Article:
Superstorm Sandy’s Unprecedented Impact

In the last few weeks, a new page was written in the history books of the Jersey Shore, marked under the shadows of wreckage and havoc from the aftermath of Hurricane Sandy.

Though only a category one hurricane, Sandy devastated the homes of tens of thousands of people in the tri-state area, leaving unprecedented damage Superstorm Sandy’s Unprecedented Impact across the shorefronts.

Atlantic City, known for its boardwalk, beaches, and blackjack, became an extension of the Atlantic Ocean as seaweed and debris circulated the kneedeep murky water, covering the shorefront streets and beyond. The property damage there was pretty extensive, according to Mayor Lorenzo Langford who said in an article in CNN, “I’m happy to report that the human damage, if you will, has been minimal.”

Governor Christie said he saw the damage left behind by Hurricane Sandy as “overwhelming” according to CNN.

“We will rebuild it. No question in my mind, we’ll rebuild it,” Christie said. “But for those of us who are my age, it won’t be the same. It will be different because many of the iconic things that made it what it was are now gone and washed in to the ocean.”

“I think many of us underestimated the damage this storm would cause,” said Paula Burns-Ricciardi, history professor. In all my years, I have never seen a storm of this magnitude followed within days by a snowstorm and I am heartsick over the damage Sandy has done to so many people and to our treasured landscape. I am impressed, however, at how this tragic event has moved people to come together to help one another.”

Eight million people across the Mid-Atlantic and New England states, according to CBS, were left without power, leaving many facing dire situations in the searing cold winds following the storm. The elderly especially, many of whom require medical equipment that uses electricity, were left trapped in high-rise buildings with no-power.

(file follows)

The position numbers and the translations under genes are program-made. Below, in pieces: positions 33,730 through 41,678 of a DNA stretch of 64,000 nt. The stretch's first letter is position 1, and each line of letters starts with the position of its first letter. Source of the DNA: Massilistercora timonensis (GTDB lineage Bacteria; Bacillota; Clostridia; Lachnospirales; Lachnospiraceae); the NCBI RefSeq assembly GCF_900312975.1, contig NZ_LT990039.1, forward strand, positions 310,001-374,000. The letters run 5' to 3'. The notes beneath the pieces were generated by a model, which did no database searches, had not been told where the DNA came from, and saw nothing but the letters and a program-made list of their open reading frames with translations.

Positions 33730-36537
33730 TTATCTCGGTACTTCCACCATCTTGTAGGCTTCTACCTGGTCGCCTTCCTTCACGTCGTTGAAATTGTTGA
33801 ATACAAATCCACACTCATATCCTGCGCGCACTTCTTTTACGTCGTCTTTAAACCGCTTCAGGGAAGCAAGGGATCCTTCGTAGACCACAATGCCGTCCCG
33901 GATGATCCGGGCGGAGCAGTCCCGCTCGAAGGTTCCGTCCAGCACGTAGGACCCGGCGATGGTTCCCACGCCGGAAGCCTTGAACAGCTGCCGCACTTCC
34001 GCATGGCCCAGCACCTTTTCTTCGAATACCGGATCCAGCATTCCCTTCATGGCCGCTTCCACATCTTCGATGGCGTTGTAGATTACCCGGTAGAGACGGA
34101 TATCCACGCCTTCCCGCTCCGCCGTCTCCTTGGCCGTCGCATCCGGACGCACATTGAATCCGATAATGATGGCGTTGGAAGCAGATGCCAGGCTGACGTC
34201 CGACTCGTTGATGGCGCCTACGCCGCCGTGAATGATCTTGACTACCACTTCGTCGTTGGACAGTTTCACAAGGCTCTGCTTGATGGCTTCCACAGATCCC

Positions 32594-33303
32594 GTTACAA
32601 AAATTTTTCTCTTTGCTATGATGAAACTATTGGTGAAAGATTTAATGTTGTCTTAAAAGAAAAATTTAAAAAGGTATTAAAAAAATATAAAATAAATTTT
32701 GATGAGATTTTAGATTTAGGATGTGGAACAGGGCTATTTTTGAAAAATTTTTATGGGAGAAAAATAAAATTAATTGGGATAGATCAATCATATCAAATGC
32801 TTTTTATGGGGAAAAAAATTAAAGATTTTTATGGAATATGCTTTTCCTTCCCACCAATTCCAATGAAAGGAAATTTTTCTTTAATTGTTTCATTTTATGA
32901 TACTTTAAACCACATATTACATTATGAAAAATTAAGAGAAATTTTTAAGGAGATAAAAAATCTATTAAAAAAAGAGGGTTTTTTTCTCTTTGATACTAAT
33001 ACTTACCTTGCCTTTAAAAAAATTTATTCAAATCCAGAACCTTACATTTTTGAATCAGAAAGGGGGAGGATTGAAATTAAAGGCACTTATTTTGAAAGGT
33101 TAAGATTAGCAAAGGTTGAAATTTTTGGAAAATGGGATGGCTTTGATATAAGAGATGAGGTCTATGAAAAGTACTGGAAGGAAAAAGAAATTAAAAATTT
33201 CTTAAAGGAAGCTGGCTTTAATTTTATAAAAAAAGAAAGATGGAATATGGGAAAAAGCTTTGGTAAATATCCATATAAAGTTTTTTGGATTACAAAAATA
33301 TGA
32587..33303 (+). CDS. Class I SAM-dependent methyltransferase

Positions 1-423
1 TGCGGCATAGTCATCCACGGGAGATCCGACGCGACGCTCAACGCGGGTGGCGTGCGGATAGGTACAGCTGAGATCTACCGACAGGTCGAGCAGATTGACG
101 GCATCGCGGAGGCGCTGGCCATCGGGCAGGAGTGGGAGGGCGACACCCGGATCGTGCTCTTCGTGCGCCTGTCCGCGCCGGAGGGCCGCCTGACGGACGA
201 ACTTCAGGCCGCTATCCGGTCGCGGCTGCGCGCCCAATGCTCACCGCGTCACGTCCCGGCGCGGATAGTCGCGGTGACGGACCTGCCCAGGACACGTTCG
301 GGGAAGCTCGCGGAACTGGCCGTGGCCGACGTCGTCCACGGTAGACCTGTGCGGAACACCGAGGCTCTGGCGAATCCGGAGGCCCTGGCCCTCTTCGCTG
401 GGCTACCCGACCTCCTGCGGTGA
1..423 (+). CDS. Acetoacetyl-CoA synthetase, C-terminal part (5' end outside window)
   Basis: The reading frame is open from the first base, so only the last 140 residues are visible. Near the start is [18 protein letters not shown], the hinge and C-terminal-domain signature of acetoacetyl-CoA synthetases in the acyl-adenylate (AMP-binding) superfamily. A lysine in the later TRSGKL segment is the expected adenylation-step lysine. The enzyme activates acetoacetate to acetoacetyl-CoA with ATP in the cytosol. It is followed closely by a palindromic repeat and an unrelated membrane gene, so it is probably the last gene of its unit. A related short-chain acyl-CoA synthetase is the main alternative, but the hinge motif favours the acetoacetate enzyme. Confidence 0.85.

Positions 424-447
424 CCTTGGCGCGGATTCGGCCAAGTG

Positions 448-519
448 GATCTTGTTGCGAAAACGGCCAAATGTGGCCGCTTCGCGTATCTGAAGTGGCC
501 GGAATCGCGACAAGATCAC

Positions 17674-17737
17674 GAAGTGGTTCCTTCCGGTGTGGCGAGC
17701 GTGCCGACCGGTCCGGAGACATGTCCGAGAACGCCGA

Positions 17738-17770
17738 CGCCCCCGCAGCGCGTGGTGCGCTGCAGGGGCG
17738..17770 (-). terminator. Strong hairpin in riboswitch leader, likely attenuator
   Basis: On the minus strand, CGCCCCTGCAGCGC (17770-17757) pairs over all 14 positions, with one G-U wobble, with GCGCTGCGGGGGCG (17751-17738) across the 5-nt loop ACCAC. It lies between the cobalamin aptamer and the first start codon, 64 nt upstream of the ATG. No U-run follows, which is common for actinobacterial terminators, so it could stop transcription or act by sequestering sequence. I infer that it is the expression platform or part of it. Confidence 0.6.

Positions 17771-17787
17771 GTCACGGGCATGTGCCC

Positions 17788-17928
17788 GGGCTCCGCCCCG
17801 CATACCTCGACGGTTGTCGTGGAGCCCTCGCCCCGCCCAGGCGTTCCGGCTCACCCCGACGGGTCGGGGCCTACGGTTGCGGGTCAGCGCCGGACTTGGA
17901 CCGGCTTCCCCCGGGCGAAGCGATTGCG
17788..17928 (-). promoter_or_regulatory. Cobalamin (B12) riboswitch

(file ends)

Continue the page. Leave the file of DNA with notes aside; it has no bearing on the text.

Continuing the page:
At the latest count, officials had attributed more than 100 deaths to Hurricane Sandy, more than half of whom were elderly residents aged 65 or older. Many of those who passed away in coastal neighborhoods “perished at the height of the storm, drowned by the surge,” according to New York Times.

Going more inland, falling trees from a brutal beating by the hurricane’s relentless winds posed a more recurring cause of death, as people looked for gas for their cars amongst ghost-town gas stations and left their homes to clear off debris to start their generators.

Combined with coastal flooding and the sharp cold front, those living in homes without heat or electricity faced the danger of hypothermia, a condition where the core body temperature falls below that needed for normal metabolic activity. In the aftermath of Hurricane Sandy, an unidentified resident of Long Branch was found dead of hypothermia. He was “wrapped up in blankets and there was no electricity in his home,” according to the New York Times.

As of November 21, the Federal Emergency Management Agency (FEMA) has authorized $844 million and deployed 7,622 FEMA personnel to provide “support response operations, including search and rescue, situational awareness, communications and logistical support” for the 453,318 registered people awaiting assistance, according to

A hurricane is a tropical cyclone, comprising a rotating weather system spreading over tropical oceanic regions. It is typically accompanied by thunderstorms and by a counterclockwise circulation of winds in the Northern Hemisphere. According to Forbes, the 900 mile wide Hurricane Sandy launched its storm surge at moon tide, the highest possible high tide, and merged with another storm system, causing Sandy to become the unprecedented storm meteorologists had warned of.

The totality of damage left by Sandy’s wake was estimated at $30- $50 billion. The losses which have continually been piling higher and higher have put the costs of Hurricane Sandy above many of the hurricanes that have struck the US, and even on par with Hurricane Andrew in 1992 said Kenneth Rapoza of Forbes.

Jonas Colmer, fourth year chemistry major at the University, said, “Despite the traumatic events that have occurred on the shore, I am amazed by the sense of community our towns have demonstrated over the last month. Every day we are making great progress in rebuilding because of our willingness and kind heartedness to help our fellow neighbors when they need it the most.”